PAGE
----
City is a relatively recent product of human civilization and in last century human society experienced a mix of architectural determinism and social administration in cities, which brought us modern urban prosperity but also long-term social and environmental issues.[11] Development of information technology and data science brings us to a new era that cities are increasingly mediated by digital technology. The large amount of city data enables us to study city with more scientific approaches to experiment and analyze urban phenomenon.[12] New research topics such as social physics, collective intelligence and data driven society are emerging. [13] More importantly, data and science are no longer kept in labs but exist in everyone’s daily life, and people are engaging with city more actively and spontaneously. With careful calibration and proper approaches, this transition will eventually enable us to have a more responsive city and collaborative society.

[8] Ali Madanipour, Designing the City of Reason, Foundations and Frameworks (Routledge, 2007), 3

[9] Michael Batty, The New Science of Cities (The MIT Press, 2013), 25-27

[10] “The Surprising Math of Cities and Corporations,” TED Talk by Geoffrey West in 2011, accessed Sept. 21, 2015,

[11] Kingsley Davis, The Origin and Growth of Urbanization in the World, American Journal of Sociology,1995, 60:5, 429-437

[12] Arup and Royal Institute of British Architects, Designing with data: Shaping our future cities, 2015.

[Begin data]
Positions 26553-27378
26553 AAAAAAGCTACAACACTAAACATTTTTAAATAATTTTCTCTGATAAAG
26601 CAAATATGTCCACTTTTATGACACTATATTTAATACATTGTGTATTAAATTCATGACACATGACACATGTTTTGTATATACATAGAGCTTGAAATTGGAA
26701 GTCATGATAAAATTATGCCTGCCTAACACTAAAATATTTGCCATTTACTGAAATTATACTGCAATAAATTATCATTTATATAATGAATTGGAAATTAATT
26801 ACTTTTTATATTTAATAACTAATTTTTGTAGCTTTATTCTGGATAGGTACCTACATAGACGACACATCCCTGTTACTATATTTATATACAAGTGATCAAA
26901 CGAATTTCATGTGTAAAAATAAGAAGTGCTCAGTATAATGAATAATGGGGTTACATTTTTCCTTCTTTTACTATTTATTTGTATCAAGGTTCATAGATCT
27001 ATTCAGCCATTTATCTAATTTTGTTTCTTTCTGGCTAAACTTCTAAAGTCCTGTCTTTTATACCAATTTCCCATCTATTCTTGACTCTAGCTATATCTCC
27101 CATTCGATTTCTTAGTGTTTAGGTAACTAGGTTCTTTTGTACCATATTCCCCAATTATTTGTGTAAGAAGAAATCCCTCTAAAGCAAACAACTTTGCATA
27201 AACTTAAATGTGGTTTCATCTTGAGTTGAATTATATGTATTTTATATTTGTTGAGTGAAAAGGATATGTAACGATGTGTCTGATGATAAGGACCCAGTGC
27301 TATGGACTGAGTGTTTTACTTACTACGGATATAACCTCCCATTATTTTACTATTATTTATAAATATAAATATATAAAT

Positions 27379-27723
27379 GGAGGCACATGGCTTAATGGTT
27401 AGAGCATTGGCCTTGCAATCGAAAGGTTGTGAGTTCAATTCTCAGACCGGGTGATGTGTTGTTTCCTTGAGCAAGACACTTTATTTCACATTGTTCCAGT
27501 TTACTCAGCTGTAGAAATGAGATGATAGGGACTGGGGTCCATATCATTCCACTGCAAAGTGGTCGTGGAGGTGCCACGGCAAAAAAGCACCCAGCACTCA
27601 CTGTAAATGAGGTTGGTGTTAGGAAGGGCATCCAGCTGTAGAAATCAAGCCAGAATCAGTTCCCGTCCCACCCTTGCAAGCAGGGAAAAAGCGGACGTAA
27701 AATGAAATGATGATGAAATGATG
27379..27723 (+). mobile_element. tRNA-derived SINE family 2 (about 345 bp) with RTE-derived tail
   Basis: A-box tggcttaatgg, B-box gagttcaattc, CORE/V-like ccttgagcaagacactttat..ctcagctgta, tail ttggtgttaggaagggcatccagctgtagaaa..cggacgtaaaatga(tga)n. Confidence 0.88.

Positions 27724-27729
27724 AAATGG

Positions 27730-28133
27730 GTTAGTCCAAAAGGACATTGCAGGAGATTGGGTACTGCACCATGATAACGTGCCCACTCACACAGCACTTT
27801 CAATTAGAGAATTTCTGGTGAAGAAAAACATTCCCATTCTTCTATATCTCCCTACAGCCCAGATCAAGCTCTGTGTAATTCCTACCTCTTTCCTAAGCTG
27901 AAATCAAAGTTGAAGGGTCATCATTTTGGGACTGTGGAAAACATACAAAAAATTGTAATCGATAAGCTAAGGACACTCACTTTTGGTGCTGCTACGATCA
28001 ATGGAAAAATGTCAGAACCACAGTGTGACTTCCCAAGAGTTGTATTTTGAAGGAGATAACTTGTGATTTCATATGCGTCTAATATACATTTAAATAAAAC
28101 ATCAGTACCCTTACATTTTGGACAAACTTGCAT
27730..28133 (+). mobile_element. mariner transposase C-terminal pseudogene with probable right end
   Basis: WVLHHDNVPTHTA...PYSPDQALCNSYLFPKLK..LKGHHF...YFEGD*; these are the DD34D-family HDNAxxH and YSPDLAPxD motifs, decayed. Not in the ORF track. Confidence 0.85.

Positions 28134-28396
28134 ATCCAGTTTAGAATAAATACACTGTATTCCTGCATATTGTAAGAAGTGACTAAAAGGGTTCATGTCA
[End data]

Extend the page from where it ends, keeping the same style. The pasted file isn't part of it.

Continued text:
[13] Alex Pentland, Social Physics, How Good Ideas Spread- The Lessons from a New Science (The Penguin Press, 2014)

One thought on “Is there an Urban Science? (II)

  1. I think the theory of “Universal City” is very much possible. To me the idea of “Universal City” is more likely a shared utopian model for other city to adapt, rather than a direct copy from one city to another. But it is important to know what to copy and what not to copy due to locality. We can start by urbanizing the city with better infrastructure and transportation system to help increase the quality of life and technologically advance the society, with shared universal technology (big data, high-speed train…) then slowly adjust based on local characteristic that is shaped by people, culture and history. As we all agree this is essential for civilization progression, but the main problem always rely on how the local culture to deal with new technology, which brings back the topic of “Urbanization vs Localization”. To take a step back, while we focus on “City”, what about suburban, town and village? Are those still part of the city with less advanced technology but richer local culture? I would be interested in your definition of “city” and how the urban city be different from suburban city/town/village.